How do solar eclipses affect the weather?

By Suzanne Gray     Department of Meteorology

On the morning of Friday 20 March 2015 a rare near-total solar eclipse will occur in the UK. Why do meteorologists, as well as astronomers and amateur scientists, have the day marked on their calendars?

The last partial solar eclipse over Reading was on 11 August 1999. Eyes are good at adapting to diminished light so the partial eclipse experienced in Reading on that occasion didn’t seem so very dark, but there was a strange feeling in the air and even as a scientist I had a slight niggling worry that perhaps this time the sun wouldn’t re-appear from behind the moon. Fortunately it did though, and it turned out that we were actually more fortunate in our eclipse viewing in Reading than were many people who went down to Cornwall to experience the total eclipse there. Cornwall was cloudy due to an occluded front lying close to the west of Ireland, whereas we only had partial cloud cover. This post is not about how weather can interfere with our eclipse viewing though, instead it’s about how eclipses can interfere with our weather.

We’ve known for a long time that a solar eclipse causes a reduction in insolation and an associated reduction in surface temperature. Winds also tend to slacken and reduce in variability during an eclipse due to the stabilization of the boundary layer and associated reduction in turbulent motions. Karen Aplin and Giles Harrison made some measurements during the 1999 eclipse at both Camborne in Cornwall and at our Atmospheric Observatory here in Reading. In Reading they observed a maximum reduction of temperature of about 2 degC occurring about 15 minutes after the time of maximum eclipse, and the expected pronounced drop in wind speed and reduction in variability. They also found some evidence of a more controversial impact of an eclipse on weather, wind direction changes at the onset and end of the eclipse.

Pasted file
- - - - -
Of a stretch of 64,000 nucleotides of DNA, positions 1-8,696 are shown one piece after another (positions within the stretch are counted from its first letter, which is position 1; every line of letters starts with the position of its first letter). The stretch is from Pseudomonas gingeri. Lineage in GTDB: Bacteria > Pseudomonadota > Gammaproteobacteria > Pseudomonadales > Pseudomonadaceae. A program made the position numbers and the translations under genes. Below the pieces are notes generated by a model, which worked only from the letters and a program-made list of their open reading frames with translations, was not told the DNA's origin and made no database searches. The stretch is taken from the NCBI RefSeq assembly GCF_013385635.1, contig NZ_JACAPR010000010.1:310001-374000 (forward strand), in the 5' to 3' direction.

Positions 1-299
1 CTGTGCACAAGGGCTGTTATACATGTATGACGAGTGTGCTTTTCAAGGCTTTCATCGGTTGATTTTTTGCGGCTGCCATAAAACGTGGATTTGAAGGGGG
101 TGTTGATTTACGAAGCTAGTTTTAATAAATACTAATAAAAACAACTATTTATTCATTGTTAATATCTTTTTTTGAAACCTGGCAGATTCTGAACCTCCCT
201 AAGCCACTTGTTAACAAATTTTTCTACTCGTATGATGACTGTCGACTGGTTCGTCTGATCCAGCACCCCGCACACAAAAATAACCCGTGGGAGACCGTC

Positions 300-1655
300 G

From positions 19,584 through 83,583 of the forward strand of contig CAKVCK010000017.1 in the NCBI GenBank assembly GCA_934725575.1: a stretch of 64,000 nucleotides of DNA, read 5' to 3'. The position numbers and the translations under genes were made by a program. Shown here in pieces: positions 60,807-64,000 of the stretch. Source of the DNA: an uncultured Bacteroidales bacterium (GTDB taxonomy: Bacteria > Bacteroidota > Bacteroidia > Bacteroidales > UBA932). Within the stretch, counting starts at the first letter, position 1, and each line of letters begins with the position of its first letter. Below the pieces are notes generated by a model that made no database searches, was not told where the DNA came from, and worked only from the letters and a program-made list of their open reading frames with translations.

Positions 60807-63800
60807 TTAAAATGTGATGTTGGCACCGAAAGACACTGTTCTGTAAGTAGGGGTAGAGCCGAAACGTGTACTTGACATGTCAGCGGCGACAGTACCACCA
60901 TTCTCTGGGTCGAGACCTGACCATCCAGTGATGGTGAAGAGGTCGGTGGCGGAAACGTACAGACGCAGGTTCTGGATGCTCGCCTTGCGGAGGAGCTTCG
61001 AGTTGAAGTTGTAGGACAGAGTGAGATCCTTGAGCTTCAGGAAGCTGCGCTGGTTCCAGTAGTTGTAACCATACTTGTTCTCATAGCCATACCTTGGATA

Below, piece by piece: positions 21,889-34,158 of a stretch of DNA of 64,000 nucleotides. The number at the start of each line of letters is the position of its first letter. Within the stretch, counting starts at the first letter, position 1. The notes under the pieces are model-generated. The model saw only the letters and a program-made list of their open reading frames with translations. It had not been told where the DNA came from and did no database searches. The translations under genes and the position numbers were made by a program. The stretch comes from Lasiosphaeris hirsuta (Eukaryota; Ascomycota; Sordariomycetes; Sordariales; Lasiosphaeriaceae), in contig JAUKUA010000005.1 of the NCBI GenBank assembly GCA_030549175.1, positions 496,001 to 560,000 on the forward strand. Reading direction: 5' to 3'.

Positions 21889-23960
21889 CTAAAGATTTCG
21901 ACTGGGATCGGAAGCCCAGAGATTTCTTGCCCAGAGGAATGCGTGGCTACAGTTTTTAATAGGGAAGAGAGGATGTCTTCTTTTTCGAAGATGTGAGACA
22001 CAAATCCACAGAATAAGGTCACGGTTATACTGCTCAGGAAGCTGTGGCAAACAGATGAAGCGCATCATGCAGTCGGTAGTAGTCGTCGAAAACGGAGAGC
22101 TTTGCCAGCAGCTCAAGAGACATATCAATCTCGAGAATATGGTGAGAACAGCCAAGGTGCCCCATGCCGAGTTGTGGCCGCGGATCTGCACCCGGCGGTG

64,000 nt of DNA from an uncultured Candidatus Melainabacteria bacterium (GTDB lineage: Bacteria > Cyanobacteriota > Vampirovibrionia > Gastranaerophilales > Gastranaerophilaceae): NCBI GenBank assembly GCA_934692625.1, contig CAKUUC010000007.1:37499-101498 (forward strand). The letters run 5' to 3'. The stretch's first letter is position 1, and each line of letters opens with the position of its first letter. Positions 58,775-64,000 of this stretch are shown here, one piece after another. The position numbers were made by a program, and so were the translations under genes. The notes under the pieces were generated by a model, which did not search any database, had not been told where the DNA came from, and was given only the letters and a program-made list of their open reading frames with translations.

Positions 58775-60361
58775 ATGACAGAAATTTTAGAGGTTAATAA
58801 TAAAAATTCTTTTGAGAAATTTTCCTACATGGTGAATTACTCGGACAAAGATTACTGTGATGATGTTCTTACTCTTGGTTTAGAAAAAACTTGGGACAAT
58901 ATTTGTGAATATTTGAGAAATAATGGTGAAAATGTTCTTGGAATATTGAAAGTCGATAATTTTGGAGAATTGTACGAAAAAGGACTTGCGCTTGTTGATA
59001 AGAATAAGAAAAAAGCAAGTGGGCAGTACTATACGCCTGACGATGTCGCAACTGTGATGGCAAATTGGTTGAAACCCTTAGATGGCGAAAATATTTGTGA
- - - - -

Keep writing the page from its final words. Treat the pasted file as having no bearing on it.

2015 02 11 Sue Gray - Eclipse&Winds_concept

Figure 1. Is the ‘eclipse wind’ myth or meteorology?

This ‘eclipse wind’ is associated with an hypothesized eclipse cyclone that occurs due to the cold outflow of air from the umbra (the region totally obscured by an eclipse). The debate on the existence, or otherwise, of the eclipse wind dates back more than a century with some authors claiming that the highly emotional state of eclipse viewers is responsible for its perception (i.e. we imagine it).  We’re very fortunate in the UK to have a high density of meteorological stations reporting hourly (synoptic) weather measurements. A couple of years ago Giles Harrison and I took advantage of improvements in weather forecast models since 1999 and compared synoptic weather measurements from the 1999 eclipse against a high resolution (1.5 km grid spacing in the horizontal) simulation of the state-of-the-art Met Office weather forecast model. We concentrated our analysis on an inland relatively cloud-free region, including Reading, and found differences occurred between the evolution of the station measurements and forecast predictions at the same stations after the onset of the eclipse. The winds decreased by an average of 0.7 m/s and turned anticlockwise (backed) by an average of 17 degrees in the station measurements, but not in the forecasts. Is this finally conclusive proof of the eclipse wind?

The eclipse on 20 March could provide the evidence we need to settle the debate conclusively. To do this we need lots and lots of meteorological data during the eclipse event – fortunately there are a lot of amateur meteorologists who could potentially help. Schools are invited to participate in a live national eclipse weather experiment working with The University of Reading and BBC Learning in association with the BBC Stargazing Live programme. Can you help us solve the mystery of the eclipse wind?

National Eclipse Weather Experiment webpage

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